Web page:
Have you ever wondered what it subjectively feels like to read braille? What about echolocating?
Scientists are learning that both these senses have a lot more in common with sight – both physiologically and in terms of subjective perception – than you might expect.
Let’s start with braille. PET studies since at least the late ’90s have revealed some intriguing facts about the brains of people who have ocular blindness due to some damage or defect in the visual pathway, but who still have a functioning visual cortex. As these patients read braille with their hands, their striate cortex (also known as the V1 layer of the visual cortex) shows activation patterns similar to those observed in V1 of non-blind patients when they read print.
If this means what it appears to mean, people reading braille are – in a way – actually seeing the letters their fingertips touch:
One subject reported that when doing crosswords she ‘sees’ embossed Braille dots on top of printed characters in her mind’s eye. She also reported that she uses the information of the printed letters to solve the crossword and not the Braille characters in which the crossword is presented to her.
What’s even more exciting is that patients who lose their sight late in life can learn this visualizing ability with practice. This means even a fully-developed adult brain can rewire some of its major sensory pathways!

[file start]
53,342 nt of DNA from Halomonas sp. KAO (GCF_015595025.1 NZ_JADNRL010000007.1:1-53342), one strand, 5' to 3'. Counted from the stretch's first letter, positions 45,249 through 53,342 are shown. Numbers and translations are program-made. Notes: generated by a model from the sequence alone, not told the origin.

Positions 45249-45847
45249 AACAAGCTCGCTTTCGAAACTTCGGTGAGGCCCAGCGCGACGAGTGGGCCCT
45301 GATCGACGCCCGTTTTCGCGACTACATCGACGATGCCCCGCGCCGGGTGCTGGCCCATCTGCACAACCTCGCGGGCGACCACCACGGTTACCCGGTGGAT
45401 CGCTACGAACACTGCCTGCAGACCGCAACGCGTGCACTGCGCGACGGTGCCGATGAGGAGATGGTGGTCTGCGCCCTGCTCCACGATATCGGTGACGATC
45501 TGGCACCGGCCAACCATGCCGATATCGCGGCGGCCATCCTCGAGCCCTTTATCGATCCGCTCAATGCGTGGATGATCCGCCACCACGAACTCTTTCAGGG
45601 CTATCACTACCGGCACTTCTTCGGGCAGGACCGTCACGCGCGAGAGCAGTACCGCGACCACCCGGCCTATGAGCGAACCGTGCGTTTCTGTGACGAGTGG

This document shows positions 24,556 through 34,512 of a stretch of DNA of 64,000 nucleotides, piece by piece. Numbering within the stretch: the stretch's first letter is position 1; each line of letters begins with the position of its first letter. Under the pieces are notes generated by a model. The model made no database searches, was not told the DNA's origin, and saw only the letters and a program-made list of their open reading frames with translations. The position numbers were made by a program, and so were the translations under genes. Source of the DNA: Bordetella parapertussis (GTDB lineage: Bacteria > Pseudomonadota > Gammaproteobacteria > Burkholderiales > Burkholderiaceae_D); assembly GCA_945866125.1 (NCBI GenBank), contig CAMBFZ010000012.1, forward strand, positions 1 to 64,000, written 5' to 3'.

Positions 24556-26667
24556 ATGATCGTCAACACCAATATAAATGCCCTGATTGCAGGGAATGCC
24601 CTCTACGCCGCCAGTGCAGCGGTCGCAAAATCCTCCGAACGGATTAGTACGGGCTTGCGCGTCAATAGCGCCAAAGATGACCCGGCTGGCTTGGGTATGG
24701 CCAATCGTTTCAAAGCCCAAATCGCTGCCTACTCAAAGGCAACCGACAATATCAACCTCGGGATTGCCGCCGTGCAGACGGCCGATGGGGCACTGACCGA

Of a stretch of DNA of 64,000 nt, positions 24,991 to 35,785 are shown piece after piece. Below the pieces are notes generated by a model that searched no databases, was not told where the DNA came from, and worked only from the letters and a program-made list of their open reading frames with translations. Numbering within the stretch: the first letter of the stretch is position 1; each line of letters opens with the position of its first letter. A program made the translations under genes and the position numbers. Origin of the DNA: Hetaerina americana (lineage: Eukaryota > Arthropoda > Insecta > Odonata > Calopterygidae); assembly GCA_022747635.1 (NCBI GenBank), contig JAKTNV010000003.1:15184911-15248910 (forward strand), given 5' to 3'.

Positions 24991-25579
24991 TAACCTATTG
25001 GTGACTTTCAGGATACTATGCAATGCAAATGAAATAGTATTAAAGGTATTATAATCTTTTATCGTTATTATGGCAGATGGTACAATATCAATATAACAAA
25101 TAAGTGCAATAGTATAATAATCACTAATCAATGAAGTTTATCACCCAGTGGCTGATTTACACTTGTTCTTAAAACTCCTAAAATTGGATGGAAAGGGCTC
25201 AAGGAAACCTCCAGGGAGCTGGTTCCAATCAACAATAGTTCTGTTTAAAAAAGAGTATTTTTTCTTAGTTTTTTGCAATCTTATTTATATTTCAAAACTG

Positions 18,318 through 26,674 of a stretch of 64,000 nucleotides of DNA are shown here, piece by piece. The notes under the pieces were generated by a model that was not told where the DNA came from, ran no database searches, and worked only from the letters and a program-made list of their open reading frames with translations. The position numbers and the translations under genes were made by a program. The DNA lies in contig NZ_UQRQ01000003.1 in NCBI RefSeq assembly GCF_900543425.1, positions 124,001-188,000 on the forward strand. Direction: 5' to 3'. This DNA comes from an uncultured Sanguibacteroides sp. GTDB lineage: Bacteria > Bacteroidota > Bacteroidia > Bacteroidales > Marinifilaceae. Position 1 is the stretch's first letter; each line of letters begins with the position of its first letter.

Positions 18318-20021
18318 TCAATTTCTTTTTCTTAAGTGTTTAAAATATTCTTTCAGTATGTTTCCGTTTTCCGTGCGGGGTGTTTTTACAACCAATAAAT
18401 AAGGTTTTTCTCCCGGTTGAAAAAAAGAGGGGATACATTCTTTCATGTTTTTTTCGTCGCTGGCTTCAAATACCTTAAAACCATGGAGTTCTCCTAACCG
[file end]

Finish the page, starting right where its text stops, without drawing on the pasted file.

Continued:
Now, the idea of visualizing what we touch isn’t too hard to imagine. But what about using sound to paint a vivid mental picture? As it turns out, that’s exactly what human echolocators do.
Like bats and dolphins, humans can use the echos of clicks and squeaks to build up an image of their surroundings. As if it wasn’t incredible enough that we humans (with our – let’s face it – pretty scrawny ears) can learn to do this at all, it also turns out that human echolocators can determine the size and shape of objects with a stunningly high degree of accuracy, even when listening to sound recordings of echoes in a room:
[One subject], for example, could distinguish a 3° difference in the position of a pole in the sealed room, as well as from the pre-recorded sounds. [Another] was slightly less accurate, distinguishing 9° differences in position of the pole while in the room, and 22° differences from the recordings.
As you’ve probably guessed by now, fMRI scans of these subjects’ brains show that echolocation signals are processed in the visual cortex, not the auditory cortex. And experts confirm that anyone at all can learn the skill.
But simple navigation is just the beginning – one blind teenager has beaten video games using echolocation, and “blind adventurer” Eric Weihenmayer has (get ready for this) climbed Mt. Everest using an echolocation prosthesis that sends signals through his tongue.
It’s mind-blowing stories like these that demonstrate just how adaptable our sense pathways are. Many of us tend to think of our sensory experience as being chopped up into categories – sight, sound, touch and so on – but those boundaries are often much more fluid that we realize.